The health and safety at work Act 1974 was introduced in the basis of the UK heath and safety law, which sets out the general duties for employers and employees to: secure the health, safety and welfare of people at work, protect people other then those at work against risks to their health and safety arising out work activities.
The duties are intended to encourage employers (individuals or organisations) and employees to take a wide-ranging view of their roles and responsibilities, including: employers, the self-employed, employees, manufacturers designers, suppliers, people in control of premises.
Duties are imposed on individuals and employing organisations, be they corporations, companies, charities, or government departments, are intended to encourage employers and employees to take a wide-ranging view of their roles and responsibilities.
The main duties of employer to their employees; every employer must ensure, so far as is reasonably practicable, the health, safety and welfare at work of all his employees.
Examples, the provision and maintenance of plant and system of work that are safe and without risk to health.
Arrangement for ensuring health and safety with the use, handling, storage and transport of articles and substances.
The provision of information, instruction, training and supervision to ensure, the health and safety at of employees.
Maintenance of any workplace, under his control, in a health and safety and safe condition, including any means of access and egress.
The provision and maintenance of a safe and health working environment with adequate facilities and arrangements for the welfare of employees at work.
The employer has an absolute duty (shall) to prepare and revise, as necessary, a written statement of his general policy with respect to he health and safety at work of his employees and the organisation and arrangements in force for carrying out the policy.
The employer has an absolute duty to consult safety reprehensive regarding arrangements for enabling employee co-operation in promoting and developing and checking measures to ensure the health and safety at work of the employees
The duty of every employer, if requited safety representative, is to establish a safety committee to keep under review the measures taken to ensure the health and safety at work of his employees.
Duties of employers and the self-employed to people who are not their employees
Every employer and self-employed person has a duty to conduct his undertaking in such a way as to ensure, so far as is reasonable practicable, that persons not in his employment who may be affected, are not exposed to risks to their health and safety. Self- employed persons are also required to protect themselves from risks to their own health and safety.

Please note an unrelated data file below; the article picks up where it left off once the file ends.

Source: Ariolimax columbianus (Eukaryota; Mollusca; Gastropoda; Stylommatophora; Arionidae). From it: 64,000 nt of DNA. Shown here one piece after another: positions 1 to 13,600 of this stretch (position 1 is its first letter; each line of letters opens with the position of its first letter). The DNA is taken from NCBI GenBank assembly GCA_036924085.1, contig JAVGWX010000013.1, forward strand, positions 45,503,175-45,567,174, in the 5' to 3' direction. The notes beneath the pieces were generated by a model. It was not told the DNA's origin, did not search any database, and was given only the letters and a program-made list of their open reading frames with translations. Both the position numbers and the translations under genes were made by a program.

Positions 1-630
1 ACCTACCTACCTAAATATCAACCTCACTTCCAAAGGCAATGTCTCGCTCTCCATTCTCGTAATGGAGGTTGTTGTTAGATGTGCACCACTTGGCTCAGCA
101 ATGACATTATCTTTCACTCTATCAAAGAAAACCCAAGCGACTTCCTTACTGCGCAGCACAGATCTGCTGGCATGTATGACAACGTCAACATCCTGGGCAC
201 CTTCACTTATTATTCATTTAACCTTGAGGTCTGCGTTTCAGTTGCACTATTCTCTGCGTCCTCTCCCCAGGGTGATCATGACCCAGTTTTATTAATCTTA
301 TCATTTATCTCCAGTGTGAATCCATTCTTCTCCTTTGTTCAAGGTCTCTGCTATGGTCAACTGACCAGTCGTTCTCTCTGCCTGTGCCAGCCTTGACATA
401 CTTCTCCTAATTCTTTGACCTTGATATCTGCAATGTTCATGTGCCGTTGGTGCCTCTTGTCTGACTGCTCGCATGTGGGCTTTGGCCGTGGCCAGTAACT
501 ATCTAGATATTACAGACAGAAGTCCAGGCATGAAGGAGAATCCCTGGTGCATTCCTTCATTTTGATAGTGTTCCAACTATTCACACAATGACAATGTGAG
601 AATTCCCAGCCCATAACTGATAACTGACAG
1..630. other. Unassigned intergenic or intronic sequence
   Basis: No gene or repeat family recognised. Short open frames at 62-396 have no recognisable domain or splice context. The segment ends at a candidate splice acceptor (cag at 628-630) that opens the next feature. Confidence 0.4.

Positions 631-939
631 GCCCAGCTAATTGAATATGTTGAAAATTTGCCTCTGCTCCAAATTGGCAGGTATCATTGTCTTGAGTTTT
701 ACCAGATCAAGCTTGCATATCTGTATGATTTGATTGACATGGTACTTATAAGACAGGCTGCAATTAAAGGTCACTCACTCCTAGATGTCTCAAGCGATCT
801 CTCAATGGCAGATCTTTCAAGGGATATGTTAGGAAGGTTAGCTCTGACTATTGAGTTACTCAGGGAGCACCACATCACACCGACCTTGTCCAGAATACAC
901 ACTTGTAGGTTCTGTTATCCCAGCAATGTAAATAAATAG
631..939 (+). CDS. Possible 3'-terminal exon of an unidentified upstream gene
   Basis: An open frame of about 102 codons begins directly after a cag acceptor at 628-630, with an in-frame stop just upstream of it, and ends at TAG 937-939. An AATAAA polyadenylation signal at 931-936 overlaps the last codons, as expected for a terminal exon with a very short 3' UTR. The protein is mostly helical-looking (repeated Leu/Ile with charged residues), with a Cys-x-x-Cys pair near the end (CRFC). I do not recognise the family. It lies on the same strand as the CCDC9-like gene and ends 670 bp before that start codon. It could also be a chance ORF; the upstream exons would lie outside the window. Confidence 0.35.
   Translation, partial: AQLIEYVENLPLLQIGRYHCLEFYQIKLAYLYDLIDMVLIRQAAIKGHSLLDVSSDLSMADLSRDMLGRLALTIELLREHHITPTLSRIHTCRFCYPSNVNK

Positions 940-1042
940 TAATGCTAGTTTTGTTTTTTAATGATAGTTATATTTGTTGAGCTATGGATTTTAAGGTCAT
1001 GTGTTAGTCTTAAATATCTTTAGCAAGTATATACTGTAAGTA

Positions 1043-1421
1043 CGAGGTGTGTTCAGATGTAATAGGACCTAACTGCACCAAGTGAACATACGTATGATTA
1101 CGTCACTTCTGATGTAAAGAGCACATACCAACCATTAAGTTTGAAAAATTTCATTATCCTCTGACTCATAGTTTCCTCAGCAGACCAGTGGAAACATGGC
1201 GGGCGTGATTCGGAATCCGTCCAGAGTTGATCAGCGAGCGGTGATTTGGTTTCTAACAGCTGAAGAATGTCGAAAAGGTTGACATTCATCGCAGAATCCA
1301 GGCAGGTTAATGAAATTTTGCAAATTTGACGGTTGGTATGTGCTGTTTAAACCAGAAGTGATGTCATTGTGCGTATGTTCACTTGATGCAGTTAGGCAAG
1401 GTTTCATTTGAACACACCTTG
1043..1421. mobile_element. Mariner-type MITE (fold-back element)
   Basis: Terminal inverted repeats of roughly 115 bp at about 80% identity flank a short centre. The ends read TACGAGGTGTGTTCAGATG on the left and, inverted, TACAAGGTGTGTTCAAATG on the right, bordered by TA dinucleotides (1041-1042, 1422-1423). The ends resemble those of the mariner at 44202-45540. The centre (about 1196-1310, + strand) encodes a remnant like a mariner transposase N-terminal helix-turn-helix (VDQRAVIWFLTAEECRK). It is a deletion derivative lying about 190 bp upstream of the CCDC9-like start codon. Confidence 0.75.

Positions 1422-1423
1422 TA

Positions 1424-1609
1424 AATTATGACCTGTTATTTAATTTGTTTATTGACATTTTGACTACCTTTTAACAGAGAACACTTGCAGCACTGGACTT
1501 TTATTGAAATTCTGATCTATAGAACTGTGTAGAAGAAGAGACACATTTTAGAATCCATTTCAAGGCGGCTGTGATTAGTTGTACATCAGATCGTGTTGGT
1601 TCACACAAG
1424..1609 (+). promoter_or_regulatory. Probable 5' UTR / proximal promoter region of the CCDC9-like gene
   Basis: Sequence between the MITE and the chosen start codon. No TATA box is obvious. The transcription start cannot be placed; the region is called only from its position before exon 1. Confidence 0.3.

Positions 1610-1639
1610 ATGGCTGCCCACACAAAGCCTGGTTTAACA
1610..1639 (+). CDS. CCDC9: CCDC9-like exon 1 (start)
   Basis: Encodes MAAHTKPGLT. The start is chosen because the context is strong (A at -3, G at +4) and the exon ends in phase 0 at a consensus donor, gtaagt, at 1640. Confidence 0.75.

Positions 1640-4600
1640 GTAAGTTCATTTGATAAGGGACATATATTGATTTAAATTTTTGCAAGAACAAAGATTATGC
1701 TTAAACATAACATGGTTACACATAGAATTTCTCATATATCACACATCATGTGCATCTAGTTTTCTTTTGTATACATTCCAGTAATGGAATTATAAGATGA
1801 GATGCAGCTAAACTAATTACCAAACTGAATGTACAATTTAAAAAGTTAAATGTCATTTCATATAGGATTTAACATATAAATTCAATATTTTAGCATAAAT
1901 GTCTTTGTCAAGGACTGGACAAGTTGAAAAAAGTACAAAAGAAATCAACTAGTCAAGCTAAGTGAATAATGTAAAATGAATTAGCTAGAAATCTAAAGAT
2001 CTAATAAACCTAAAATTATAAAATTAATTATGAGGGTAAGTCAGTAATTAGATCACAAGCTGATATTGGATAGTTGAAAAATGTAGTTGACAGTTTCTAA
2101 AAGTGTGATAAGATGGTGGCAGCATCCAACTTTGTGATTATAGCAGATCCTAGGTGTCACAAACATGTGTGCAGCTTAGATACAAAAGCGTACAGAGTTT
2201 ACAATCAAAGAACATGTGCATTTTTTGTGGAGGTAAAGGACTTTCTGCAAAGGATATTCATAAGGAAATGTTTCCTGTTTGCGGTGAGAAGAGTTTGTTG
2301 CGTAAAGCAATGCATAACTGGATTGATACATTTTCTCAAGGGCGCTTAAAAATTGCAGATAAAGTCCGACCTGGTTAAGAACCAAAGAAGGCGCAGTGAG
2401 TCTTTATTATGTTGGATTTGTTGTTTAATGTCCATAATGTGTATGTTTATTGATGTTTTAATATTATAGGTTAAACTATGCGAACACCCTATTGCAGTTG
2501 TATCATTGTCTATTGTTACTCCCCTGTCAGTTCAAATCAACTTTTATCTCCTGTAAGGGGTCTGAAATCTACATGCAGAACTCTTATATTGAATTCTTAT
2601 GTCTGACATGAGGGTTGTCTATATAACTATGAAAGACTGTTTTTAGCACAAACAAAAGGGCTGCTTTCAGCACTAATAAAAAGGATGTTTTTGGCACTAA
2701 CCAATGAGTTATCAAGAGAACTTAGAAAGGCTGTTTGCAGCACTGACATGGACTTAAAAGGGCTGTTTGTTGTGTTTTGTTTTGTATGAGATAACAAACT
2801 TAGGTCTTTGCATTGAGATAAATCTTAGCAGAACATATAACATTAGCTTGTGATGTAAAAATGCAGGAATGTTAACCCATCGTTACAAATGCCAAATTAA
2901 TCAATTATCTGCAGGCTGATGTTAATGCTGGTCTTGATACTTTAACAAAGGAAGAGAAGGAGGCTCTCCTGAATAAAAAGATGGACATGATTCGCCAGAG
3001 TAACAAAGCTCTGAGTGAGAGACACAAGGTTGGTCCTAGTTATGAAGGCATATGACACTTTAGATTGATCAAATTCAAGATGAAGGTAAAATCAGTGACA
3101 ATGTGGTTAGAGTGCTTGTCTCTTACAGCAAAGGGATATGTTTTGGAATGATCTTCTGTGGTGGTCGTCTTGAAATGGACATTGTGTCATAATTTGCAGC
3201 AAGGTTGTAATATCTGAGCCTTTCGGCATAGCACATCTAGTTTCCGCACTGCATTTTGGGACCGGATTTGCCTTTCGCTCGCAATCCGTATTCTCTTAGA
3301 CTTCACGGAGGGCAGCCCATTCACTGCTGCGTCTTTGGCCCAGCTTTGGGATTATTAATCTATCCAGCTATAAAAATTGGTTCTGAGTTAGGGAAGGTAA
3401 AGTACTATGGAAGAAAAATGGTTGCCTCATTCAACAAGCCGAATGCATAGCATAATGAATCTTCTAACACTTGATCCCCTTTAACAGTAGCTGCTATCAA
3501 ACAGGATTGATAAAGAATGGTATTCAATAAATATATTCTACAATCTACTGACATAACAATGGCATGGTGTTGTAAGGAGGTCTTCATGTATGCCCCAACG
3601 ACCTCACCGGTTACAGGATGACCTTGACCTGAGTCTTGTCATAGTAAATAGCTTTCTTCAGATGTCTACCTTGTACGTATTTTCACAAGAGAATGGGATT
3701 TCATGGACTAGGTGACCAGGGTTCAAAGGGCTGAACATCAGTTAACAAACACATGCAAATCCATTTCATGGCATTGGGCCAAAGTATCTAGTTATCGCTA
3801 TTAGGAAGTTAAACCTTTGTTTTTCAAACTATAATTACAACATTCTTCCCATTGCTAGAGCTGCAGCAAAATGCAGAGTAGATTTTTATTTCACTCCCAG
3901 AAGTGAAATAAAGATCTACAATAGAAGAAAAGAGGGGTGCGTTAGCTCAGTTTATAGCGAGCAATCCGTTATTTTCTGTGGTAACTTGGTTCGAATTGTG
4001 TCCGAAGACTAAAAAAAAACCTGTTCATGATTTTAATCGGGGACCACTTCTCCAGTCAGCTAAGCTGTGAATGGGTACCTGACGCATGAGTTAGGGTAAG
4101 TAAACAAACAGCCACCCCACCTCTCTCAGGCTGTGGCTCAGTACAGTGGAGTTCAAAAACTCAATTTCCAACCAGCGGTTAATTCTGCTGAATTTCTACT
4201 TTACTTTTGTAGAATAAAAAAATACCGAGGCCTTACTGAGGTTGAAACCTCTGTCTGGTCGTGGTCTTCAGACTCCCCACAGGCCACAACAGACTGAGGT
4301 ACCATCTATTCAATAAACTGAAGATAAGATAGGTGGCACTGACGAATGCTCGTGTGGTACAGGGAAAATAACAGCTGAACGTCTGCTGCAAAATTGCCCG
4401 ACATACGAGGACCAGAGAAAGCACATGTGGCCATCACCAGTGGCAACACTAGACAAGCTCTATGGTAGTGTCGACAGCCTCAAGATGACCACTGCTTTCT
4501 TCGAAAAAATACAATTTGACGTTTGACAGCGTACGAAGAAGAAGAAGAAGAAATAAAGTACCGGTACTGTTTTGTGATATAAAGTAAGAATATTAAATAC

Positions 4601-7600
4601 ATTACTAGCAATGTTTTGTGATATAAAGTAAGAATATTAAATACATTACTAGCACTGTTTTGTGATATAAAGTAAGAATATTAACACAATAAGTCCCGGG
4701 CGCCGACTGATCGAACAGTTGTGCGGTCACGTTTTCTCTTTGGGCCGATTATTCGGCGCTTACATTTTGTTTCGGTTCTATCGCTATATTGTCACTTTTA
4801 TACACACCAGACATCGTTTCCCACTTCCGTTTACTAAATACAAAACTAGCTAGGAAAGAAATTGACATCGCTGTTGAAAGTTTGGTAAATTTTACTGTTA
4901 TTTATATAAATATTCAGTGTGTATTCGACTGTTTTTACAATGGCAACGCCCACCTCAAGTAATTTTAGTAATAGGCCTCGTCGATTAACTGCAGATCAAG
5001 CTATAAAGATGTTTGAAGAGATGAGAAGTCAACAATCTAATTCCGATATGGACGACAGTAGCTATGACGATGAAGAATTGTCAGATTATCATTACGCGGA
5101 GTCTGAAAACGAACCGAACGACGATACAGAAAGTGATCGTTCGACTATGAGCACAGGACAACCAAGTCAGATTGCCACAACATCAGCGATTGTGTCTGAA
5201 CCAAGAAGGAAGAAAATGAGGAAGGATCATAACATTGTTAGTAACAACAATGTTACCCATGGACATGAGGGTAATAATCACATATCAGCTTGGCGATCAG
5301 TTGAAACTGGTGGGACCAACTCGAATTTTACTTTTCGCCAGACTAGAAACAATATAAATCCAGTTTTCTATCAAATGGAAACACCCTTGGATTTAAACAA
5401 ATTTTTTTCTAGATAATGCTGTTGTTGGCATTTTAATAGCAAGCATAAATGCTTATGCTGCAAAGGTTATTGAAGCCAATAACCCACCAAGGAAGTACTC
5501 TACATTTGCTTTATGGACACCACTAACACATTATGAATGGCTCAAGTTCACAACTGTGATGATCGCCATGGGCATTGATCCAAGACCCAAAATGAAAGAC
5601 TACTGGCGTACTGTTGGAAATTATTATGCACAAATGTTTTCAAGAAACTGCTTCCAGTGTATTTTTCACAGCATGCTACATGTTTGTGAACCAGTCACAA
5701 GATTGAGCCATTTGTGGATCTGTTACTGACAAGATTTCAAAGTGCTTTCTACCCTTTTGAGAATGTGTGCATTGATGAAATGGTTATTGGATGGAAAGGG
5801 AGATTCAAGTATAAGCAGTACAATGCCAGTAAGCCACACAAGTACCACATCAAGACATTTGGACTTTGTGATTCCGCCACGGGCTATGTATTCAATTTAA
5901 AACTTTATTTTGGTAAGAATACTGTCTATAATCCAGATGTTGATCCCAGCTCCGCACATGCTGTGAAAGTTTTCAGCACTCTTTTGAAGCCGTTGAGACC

Under the health and safety at work Act 1974. The general duties of employees at work are; Every employee has two duties while at work:
To take reasonable care for the health and safety of himself and of other persons who may be affected by his acts or omissions at work.
To co-operate with his employer so far as is necessary to enable the employer to comply with his own duties.
Duty not interfere with or misuse anything provided in the interests of health, safety or welfare
No person shall intentionally or recklessly interfere with or misuse anything provided in the interests of health, safety or welfare welfare whether for protection of employees or other persons, this duty is imposed on all people, including children, be they at work or members of the public.
The construction industry has developed suitable collaboration strategies in support of greater recognition of health and safety through the introduction of the Construction (Design and Management) Regulation 2015(CDM)
The aim of the Construction (Design and Management) Regulation 2015 (CDM) is to integrate health and safety into the management of a construction project and to encourage everyone involved to work together.
The CDM requires: a realistic Project Programme with adequate time allowed for planning, preparation and the work itself
Early appointment of duty holders
Sufficient information, instruction, training and supervision to enable all duty holders carry out their jobs in away that secures health and safety
Starting at the design phase identification and reduction of risks through application of the general principles of prevention
Co-operation and condonation between duty holders and coordination of work
Consulting with and engaging workers to promote and develop effective measures to secure health, safety and welfare
Heath and safety resources proportionate to the risk and complexity of the project.